As you can see, over 55% of 616 votes were fine with me using AI art in the adventure module. However, 80% of the comments were against it. I did receive DMs from two people saying they are fine with AI art, but they'd rather not say that publicly. At this point, I was not sure what to think about the results. Yes, the results were clear, but the difference between comments and votes was significant. There were 114 comments, with the majority suggesting either no art at all, royalty-free stock art, or hiring an artist. A few comments echoed sentiments from my DMs, saying things like, "Not going to argue the AI art thing again. I am exhausted from being called nasty things by artists." And "A friend of mine got criticized by the masses for using AI in a free 5e supplement," indicating that there is significant backlash against people who use AI in their work. Again, I wish to underline that not a single artist in the entire conversation was rude or aggressive, and people who were had no mention of being artists in their Twitter profiles.

But I needed more data. I stated in the first question that I was not planning to sell the module, but I was wondering how the poll results would change if I asked about monetizing material with AI art. In my second poll, I asked:

This was a huge surprise. Over 12% of all votes were in favor of big companies like Wizards of the Coast and Paizo using AI-generated art. Over 8% were in favor of small/medium companies that release their books on Kickstarter, like Kobold Press. 38% of votes were okay with first-time creators using AI art, and over 41% of votes were against using AI in paid materials at all. I was not expecting over 12% of votes to be in favor of Wizards of the Coast using AI art. It was a revelation.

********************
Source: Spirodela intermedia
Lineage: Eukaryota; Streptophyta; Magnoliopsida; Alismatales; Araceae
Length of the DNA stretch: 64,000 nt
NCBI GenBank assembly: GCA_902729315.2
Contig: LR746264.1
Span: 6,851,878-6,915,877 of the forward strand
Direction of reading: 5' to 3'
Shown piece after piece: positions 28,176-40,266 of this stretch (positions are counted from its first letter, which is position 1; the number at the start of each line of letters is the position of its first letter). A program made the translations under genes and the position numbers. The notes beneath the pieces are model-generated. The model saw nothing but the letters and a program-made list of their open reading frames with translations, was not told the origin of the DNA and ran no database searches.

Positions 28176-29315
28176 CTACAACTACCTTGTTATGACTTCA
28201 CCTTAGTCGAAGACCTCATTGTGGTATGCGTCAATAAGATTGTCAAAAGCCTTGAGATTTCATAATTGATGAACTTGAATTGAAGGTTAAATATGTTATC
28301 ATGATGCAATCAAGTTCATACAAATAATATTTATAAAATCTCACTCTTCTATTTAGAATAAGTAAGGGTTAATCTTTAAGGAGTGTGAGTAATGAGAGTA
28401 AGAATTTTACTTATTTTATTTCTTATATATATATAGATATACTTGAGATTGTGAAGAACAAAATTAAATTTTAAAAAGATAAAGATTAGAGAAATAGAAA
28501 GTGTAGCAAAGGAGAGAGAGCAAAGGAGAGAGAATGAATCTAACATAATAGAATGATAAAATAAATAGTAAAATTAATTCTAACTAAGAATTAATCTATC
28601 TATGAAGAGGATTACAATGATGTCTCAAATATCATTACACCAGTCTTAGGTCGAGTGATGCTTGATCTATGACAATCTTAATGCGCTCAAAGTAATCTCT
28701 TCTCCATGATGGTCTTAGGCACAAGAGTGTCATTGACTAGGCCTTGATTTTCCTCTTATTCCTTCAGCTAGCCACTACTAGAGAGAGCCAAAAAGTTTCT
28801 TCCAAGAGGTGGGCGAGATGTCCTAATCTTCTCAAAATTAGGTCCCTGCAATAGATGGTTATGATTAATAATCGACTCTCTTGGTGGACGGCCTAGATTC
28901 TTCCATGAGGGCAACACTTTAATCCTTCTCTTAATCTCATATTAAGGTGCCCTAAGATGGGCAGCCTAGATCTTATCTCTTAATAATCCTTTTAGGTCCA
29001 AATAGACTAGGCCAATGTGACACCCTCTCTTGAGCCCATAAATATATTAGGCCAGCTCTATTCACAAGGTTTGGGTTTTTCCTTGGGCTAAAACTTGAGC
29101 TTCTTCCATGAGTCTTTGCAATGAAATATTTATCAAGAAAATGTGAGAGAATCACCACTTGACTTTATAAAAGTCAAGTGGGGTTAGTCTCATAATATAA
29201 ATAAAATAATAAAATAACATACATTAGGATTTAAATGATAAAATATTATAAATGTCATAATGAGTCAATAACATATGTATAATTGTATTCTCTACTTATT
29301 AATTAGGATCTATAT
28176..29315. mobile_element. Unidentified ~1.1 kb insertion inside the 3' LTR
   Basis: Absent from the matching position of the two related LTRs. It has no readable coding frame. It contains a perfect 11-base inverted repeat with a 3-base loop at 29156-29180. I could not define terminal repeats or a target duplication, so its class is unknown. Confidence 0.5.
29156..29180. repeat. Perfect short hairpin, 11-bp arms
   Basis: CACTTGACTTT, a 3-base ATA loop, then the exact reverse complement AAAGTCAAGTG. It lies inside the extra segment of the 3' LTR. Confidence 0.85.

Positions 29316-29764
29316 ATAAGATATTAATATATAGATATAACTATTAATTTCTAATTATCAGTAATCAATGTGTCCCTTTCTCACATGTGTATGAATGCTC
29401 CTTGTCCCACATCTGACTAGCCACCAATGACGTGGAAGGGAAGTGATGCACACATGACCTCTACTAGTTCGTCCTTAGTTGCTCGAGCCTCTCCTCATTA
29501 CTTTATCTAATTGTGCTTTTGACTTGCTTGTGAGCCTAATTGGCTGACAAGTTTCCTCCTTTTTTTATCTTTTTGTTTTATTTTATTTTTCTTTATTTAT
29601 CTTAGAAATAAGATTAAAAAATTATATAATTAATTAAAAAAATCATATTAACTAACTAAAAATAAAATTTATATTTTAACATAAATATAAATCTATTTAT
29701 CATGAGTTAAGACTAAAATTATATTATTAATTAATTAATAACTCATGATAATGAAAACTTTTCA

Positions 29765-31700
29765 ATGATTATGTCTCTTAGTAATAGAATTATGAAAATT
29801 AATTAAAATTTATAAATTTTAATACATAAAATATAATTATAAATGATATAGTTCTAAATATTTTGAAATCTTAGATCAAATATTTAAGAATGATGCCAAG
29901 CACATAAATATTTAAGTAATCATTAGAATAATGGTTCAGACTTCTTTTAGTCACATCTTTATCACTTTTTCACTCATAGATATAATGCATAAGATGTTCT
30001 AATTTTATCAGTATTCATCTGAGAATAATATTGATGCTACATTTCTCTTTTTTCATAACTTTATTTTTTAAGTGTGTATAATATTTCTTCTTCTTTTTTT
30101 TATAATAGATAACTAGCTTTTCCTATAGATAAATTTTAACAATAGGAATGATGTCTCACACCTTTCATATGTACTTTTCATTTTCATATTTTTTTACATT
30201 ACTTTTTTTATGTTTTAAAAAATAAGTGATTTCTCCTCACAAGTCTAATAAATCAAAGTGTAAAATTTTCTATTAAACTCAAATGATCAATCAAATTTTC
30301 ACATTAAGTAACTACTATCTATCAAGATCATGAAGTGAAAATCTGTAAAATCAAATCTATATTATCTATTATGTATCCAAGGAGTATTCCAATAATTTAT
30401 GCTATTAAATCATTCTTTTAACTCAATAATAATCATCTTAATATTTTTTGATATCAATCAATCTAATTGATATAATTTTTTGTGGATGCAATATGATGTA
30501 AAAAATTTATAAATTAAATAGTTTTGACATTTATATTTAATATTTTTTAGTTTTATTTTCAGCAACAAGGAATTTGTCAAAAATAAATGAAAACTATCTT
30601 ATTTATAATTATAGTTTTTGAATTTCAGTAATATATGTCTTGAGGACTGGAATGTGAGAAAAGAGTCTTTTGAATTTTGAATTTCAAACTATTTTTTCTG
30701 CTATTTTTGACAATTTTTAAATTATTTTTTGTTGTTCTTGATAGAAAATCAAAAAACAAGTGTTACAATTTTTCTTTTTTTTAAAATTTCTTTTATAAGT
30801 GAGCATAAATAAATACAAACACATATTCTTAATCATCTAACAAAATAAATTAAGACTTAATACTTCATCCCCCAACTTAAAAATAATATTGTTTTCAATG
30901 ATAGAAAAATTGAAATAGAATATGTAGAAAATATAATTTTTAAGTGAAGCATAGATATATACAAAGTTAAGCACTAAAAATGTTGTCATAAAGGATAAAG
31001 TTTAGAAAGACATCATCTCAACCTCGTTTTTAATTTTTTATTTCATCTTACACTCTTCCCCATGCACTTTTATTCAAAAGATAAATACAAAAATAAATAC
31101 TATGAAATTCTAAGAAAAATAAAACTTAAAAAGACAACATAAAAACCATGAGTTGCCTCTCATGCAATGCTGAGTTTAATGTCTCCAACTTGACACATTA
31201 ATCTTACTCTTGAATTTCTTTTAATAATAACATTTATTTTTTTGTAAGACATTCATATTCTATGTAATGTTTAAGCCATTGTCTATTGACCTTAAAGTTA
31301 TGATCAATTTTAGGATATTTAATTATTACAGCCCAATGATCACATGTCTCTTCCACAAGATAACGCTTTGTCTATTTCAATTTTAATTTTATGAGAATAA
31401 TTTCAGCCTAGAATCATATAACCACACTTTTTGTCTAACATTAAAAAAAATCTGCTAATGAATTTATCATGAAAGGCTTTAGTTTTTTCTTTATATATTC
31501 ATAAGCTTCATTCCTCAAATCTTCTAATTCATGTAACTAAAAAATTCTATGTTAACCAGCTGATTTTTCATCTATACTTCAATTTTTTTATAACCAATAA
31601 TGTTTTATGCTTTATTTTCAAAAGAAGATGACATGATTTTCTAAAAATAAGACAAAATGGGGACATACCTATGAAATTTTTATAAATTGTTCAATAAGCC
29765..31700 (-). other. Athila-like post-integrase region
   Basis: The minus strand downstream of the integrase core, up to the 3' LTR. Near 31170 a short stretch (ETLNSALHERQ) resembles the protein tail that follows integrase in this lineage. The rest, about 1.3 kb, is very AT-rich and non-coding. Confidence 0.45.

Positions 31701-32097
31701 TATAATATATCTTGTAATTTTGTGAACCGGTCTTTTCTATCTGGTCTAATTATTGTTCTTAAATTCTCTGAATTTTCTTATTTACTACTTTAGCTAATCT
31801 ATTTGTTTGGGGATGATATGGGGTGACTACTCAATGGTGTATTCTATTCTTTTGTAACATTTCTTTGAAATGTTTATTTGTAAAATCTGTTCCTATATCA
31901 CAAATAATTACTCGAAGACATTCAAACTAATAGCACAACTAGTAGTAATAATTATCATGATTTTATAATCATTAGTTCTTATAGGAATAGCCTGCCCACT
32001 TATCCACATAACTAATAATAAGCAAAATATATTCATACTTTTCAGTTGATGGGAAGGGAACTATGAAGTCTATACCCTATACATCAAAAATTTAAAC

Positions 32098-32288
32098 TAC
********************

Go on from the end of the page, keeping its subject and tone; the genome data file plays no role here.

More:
How do these two graphs compare to each other? In the first one, 55.2% of votes were in favor of AI, and 44.8% were against using AI. In the second graph, 58.5% of votes were in favor of AI, and 41.5% were against using AI. I think it's safe to say that AI is splitting customers down the middle, with those against AI being more vocal.

I didn't stop my research there, but before proceeding, I would like to address some comments from those polls. The most common suggestion and solution was to use royalty-free or low-priced stock art. I had never considered that option, so I checked some bigger sites like Adobe Stock, Shutterstock, and iStockPhoto. I was shocked to find that these sites, which offer paid content, are filled with AI art. Adobe Stock at least discloses that the art was AI-generated, but Shutterstock doesn't even do that. After some more investigation, I found that Adobe Stock allows you to turn off the search for AI-generated art, but there is still AI-generated art that is not marked as such. There is no guarantee that you can acquire stock art of fantasy art without being accused of using AI art down the line. In that case, why take the risk? Wouldn't it be better to generate the AI art you want, exactly as you want it, and then disclose that the art on the cover was AI-generated? At least you would be honest about it. As an author of such a module, you can be 100% honest and pay for an artist, but the person who provided you with art can just say, "I made this," when in fact it was made by AI. Guess who will get all the blame if someone identifies the art you paid an artist for as AI-generated? Exactly, the author of the book.